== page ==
By Harold Meyerson
Within just a single hour on Monday afternoon, Donald Trump broke new ground for an American president in two distinct ways. First, in awkwardly and hesitantly brandishing a Bible outside St. John’s Church, he became the first U.S. president to publicly demonstrate how unaccustomed he is to actually holding a book. (“A Bible? I won’t have to read from it, will I? Is this the same one I got sworn in on? Can I just take the oath for my second term and be done with all this election shit?”)
Second, and more importantly, Trump also casually announced he’d send in the troops—which could mean federalizing the National Guard or actually unleashing the Army on America’s cities—if he thought governors and mayors weren’t sufficiently beating the crap out of protesters or rioters (it wasn’t clear which from what he said, and from the way such actions usually play out). What was clear was that he saw such action as a way to intensify his campaign against the Democrats in this year’s election: He’d come off as the tough guy (and presumably more effectual than he’s been in dealing with the pandemic and the economic collapse), while painting the Democrats as the world’s worst wusses.
It’s the absence of all calculations save the political that makes Trump’s intervention something new under the American sun. After all, presidents have sent in the troops before under a range of conditions. Rutherford B. Hayes sent in the Army to break the nationwide railroad strike of 1877, while Grover Cleveland did the same during the Pullman Strike of 1894. Interventions on behalf of equal rights have happened, too: In 1863, Abraham Lincoln sent Union troops (some of whom were still recovering from fighting at Gettysburg) to New York to suppress an anti-draft riot that had turned into a mass lynching of African Americans. In 1957, Dwight Eisenhower sent troops to Little Rock to protect the first nine black children to integrate a school there. And throughout most of his two terms as president, Ulysses Grant deployed federal troops to the South to enforce Reconstruction and suppress the Ku Klux Klan. Though the actions Grant ordered were increasingly unpopular in not just the white South but the white North, too, and though Grant understood full well the depth of their unpopularity, his sense of duty and fairness compelled him to keep dispatching the troops.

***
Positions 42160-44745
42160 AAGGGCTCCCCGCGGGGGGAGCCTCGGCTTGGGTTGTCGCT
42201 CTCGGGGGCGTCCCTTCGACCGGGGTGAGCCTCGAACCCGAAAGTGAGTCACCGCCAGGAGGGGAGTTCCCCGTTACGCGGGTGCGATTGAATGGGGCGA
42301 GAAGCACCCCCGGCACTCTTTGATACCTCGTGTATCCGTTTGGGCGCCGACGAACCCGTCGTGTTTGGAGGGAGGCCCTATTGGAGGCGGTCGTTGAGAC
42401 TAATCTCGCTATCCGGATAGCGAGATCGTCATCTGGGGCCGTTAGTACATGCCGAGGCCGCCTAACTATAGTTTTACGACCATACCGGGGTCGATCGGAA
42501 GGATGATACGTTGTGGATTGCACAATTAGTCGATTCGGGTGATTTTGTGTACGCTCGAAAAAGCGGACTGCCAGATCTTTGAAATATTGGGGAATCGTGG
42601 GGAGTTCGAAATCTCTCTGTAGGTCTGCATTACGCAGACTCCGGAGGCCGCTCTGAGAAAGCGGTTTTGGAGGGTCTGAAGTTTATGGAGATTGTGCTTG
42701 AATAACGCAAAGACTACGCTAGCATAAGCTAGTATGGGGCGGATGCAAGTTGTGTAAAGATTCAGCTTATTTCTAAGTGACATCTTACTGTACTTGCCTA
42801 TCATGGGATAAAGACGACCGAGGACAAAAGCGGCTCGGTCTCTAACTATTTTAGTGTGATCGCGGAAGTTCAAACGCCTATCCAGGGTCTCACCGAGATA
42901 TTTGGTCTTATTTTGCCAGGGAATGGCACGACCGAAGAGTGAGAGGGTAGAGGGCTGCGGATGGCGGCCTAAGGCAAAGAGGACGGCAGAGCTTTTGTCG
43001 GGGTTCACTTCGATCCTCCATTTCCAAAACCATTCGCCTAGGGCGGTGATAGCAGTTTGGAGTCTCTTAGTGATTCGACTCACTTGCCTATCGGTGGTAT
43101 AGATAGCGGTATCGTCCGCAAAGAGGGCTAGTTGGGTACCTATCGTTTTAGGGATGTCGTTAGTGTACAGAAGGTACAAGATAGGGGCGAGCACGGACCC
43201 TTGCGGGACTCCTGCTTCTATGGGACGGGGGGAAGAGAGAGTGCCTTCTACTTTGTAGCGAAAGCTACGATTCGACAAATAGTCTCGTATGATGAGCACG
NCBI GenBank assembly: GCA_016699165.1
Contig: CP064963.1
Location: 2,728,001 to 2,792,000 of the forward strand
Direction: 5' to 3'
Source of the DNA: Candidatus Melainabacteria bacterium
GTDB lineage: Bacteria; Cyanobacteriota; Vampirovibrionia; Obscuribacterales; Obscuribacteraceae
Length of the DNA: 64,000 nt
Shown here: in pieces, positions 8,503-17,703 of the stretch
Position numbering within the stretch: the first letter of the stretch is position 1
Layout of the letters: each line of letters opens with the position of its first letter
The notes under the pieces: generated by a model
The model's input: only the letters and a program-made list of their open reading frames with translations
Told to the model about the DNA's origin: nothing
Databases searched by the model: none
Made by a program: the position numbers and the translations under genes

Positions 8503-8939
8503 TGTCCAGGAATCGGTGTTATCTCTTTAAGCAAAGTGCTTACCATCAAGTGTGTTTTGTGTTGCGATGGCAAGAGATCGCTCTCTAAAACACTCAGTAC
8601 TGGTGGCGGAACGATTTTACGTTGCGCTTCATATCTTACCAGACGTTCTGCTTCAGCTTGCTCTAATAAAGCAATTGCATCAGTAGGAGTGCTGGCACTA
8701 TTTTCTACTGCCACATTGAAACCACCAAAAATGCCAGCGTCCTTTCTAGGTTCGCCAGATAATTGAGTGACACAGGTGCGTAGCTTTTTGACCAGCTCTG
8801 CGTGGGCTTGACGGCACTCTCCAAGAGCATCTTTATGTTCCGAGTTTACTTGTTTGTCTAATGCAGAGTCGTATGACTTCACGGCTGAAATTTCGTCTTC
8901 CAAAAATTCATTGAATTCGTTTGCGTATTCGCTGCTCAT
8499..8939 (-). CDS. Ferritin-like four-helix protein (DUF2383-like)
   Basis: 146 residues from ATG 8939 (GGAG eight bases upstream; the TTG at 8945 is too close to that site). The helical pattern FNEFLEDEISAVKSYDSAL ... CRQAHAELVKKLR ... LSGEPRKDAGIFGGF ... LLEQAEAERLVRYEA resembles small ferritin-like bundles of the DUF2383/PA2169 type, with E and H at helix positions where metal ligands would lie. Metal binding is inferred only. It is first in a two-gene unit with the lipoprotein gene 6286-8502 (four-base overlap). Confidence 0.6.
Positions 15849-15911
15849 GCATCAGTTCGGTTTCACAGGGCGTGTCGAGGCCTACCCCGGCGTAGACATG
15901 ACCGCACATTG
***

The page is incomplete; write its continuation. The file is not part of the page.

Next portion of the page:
It’s the absence of all calculations save the political that makes Trump’s intervention something new under the American sun.
Sometimes, a sense of duty and fairness, abetted by prudence and calculation, has kept a president from sending in the troops when powerful interests have clamored for it. I’ve written on several occasions that the most radical thing Franklin Roosevelt ever did was … nothing. When San Francisco and Minneapolis were shut down in 1934 by general strikes, American big business and conservatives demanded FDR send in the troops; many of them did the same when autoworkers illegally occupied General Motors factories in Flint, Michigan, in the winter of 1936-1937. During the San Francisco strike (at which time, Roosevelt was Hawaii-bound in mid-Pacific, on the cruiser Houston) and the other worker uprisings, however, Roosevelt declined to deploy the Army. As he told reporters, off the record but recorded nonetheless, “In the San Francisco strike a lot of people completely lost their heads and telegraphed me, ‘For God’s sake, come back; turn the ship around.’ Everybody demanded that I sail into San Francisco Bay, all flags flying and guns double-shotted, and end the strike.” By refusing to move against striking workers in 1934, FDR laid some of the groundwork for the enactment of the National Labor Relations Act one year later. By refusing to move against the GM sit-downers, he midwifed the birth of industrial unionism and the creation of a decently paid working class, which endured for the next 40 years.
But even among presidents who did send in troops, not a one did so for such purely electoral calculations as Trump—as ever, blazing a new path in America’s journey, albeit straight to hell.
(Ed.: See post below. The Fierce Urgency of Now.)